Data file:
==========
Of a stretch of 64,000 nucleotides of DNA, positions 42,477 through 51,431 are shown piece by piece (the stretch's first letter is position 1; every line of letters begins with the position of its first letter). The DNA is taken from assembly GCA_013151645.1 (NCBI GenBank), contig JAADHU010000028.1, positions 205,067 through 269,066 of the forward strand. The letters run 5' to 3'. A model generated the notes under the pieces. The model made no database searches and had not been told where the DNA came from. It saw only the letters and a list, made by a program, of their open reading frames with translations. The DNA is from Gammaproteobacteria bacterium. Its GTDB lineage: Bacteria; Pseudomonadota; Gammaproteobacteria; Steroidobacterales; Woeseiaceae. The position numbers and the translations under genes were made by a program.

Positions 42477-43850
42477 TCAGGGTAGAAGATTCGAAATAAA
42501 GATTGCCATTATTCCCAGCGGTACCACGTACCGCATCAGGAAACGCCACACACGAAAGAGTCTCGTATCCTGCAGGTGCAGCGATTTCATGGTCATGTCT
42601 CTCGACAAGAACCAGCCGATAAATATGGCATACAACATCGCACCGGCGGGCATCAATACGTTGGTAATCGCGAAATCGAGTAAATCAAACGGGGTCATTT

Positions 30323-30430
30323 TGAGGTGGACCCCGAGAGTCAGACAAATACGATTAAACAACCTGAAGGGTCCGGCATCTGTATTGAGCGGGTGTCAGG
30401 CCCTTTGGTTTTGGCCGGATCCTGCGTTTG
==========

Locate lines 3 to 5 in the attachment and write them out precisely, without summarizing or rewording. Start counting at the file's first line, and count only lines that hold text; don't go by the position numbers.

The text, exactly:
42477 TCAGGGTAGAAGATTCGAAATAAA
42501 GATTGCCATTATTCCCAGCGGTACCACGTACCGCATCAGGAAACGCCACACACGAAAGAGTCTCGTATCCTGCAGGTGCAGCGATTTCATGGTCATGTCT
42601 CTCGACAAGAACCAGCCGATAAATATGGCATACAACATCGCACCGGCGGGCATCAATACGTTGGTAATCGCGAAATCGAGTAAATCAAACGGGGTCATTT